Sep. 23, 2013 at 10:11 AM ET
You would be hard-pressed to find a more influential TV legend and larger-than-life actor than Larry Hagman, which is why many Emmy viewers on Sunday were left shaking their heads about the decision to not give the late “Dallas” icon his own memorial segment. That the series that made Hagman a global star and earned him two Emmy nominations (ahem) in the ‘80s aired on CBS, the same network that singled out five other notable figures during Sunday’s telecast and showed his smiling face for only two seconds on the screen, only makes it sting more.
But the optimistic and joyous Hagman, who died in November, wouldn’t dwell on such things. In that spirit, TODAY is giving the well-deserving actor his tribute here.
If J.R. Ewing, Hagman’s legendary role on “Dallas,” wasn’t memorable enough for the Academy, consider that it was the “Who Shot J.R.?” cliffhanger’s worldwide popularity that forever changed episodic television, inspired a spin-off and led to a wave of other primetime soaps.
It also landed Hagman on the cover of Time magazine, as reporters around the world competed to solve the mystery, and even offered the actor hundreds of thousands of dollars to spill the beans, Hagman said in an interview before he died. The joke, Hagman said, was that he had no idea who shot J.R. because the producers filmed as many people as possible shooting the wicked oil tycoon.
“I loved it,” Hagman said. “Are you kidding me? About 30 people got to shoot me. They filmed so many folks. We had the cameraman, the girl who keeps the script. Everybody got to shoot J.R. They just kept lining up. Pow, pow, pow.”
When the answer was finally revealed in a November 1980 episode, an average 41 million viewers tuned in, making it one of the most-watched episodes of television of all time, second only to the “M*A*S*H” finale in 1983.
Before “Dallas” catapulted Hagman to international fame, he was the sweet and reliable astronaut Major Nelson on “I Dream of Jeannie” from 1965 to 1970. Barbara Eden, his-costar and friend, referred to Hagman as a “Texas Tornado” and remarked on what made him special in a statement after his death: “I can honestly say that we've lost not just a great actor, not just a television icon, but an element of pure Americana. Goodbye, Larry, there was no one like you before and there will never be anyone like you again."
For that reason, TNT knew better than to mess with gold. When the network decided to reboot “Dallas,” it knew America’s favorite primetime soap could not be revived without Hagman, Linda Gray and Patrick Duffy as the characters that made them all superstars. Despite being in treatment for cancer, Hagman jumped at the chance to reprise the role of his career—on the condition that his two best friends join him, he said in interviews at the time.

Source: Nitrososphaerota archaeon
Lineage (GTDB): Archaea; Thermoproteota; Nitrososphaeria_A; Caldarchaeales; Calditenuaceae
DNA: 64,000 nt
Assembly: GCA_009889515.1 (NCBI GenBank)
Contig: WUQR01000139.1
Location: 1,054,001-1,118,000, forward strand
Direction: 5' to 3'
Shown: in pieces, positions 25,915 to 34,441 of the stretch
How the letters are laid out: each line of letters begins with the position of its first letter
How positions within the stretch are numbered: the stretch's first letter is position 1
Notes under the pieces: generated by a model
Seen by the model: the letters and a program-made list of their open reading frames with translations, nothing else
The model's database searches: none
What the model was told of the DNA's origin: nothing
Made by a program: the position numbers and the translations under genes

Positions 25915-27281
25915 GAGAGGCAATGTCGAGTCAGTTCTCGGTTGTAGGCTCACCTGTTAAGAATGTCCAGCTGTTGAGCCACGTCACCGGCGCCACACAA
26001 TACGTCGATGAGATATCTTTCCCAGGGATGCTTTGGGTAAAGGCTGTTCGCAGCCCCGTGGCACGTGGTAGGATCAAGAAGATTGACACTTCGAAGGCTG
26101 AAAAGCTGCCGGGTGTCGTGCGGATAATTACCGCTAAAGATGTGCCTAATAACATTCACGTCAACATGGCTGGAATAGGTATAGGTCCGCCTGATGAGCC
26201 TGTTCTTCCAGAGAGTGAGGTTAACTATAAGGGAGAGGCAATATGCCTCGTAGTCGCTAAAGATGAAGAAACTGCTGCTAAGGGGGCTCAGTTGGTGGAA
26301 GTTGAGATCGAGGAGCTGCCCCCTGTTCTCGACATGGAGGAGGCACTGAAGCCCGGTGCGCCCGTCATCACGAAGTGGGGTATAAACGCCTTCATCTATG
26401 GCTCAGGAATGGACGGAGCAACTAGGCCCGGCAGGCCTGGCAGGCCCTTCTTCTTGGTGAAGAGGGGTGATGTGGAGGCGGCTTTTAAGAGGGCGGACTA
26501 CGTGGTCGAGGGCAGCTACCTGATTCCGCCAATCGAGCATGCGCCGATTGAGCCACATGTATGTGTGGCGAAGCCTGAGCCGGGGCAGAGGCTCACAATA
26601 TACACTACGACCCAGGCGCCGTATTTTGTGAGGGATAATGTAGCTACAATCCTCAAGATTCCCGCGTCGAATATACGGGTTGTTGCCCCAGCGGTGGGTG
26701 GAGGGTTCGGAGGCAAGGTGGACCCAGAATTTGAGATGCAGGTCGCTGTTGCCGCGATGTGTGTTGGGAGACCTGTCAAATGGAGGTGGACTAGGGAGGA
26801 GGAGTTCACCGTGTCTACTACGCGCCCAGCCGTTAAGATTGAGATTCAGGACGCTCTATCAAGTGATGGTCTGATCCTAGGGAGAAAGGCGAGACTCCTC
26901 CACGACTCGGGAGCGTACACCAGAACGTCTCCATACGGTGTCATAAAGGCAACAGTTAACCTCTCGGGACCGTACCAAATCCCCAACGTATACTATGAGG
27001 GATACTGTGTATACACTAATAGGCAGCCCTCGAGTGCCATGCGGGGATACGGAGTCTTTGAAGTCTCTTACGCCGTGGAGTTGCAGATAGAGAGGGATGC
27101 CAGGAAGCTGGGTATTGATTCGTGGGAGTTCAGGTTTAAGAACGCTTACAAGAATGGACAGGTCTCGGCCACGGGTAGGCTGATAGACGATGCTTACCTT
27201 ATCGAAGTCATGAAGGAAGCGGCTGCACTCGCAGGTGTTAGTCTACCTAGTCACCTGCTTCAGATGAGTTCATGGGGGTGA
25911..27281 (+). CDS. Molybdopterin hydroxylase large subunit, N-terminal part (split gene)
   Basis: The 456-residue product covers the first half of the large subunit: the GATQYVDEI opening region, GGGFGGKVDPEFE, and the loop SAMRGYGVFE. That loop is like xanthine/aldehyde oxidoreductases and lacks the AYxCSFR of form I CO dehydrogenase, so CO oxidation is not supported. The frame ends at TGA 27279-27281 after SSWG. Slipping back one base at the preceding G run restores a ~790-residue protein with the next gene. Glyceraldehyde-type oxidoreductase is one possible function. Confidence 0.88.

“He passed doing what he absolutely loved to do,” said Gray, who, along with Duffy, spent time with her friend of three decades in the hospital before his death. “It was as if he and I were married in other lifetimes. We had so much fun. We laughed for 35 years.”
J.R.’s naughty smile, sparkling eyes, and bottomless charm paralleled the personality of the man who played him, Duffy said. So did his broad cowboy hat and boots.
“Larry and I had a very unique relationship in that we didn’t take ourselves very seriously except when the camera rolled,” Duffy said. “And so it was much fun to be the battling Ewing brothers for 30 seconds out of every week because we were so close and we liked to laugh and we liked to have fun. In the back of Larry’s eyes, every time when he’s in scene, especially with the two of us, you see that glimmer.”
When Hagman died, “Dallas” producers created a second “Who Shot J.R.?” storyline that concluded with the only possible answer. J.R. Ewing, who was dying from cancer, ended his own life but took pains to make it look like his archenemy killed him as one final act of love toward the Ewings and one final blow to Cliff Barnes.
J.R. Ewing always lived life on his own terms, just like the man who played him for 14 seasons. In 1988, Hagman said he knew what he wanted on J.R.’s tombstone: “Here lies upright citizen J.R. Ewing. This is the only deal he ever lost.”
But when it came to his own death, Hagman won, Gray said. The beloved actor died surrounded by his entire family who had flown to Dallas for a special Thanksgiving picnic at Southfork when the actor's condition worsened.
"The day before Thanksgiving, he was still laughing and giggling and telling stupid jokes," Gray said after his memorial service. "We’d reminisce. It was this fabulous closure that we had with him. We were all there, the grandchildren, his children. We were all in the hospital room. He spoke to each of the grandchildren individually, told them to study and work hard. It was the most amazingly orchestrated exit I’ve ever witnessed. Larry passed playing J.R. Ewing. I think all of us want to go doing what we love doing."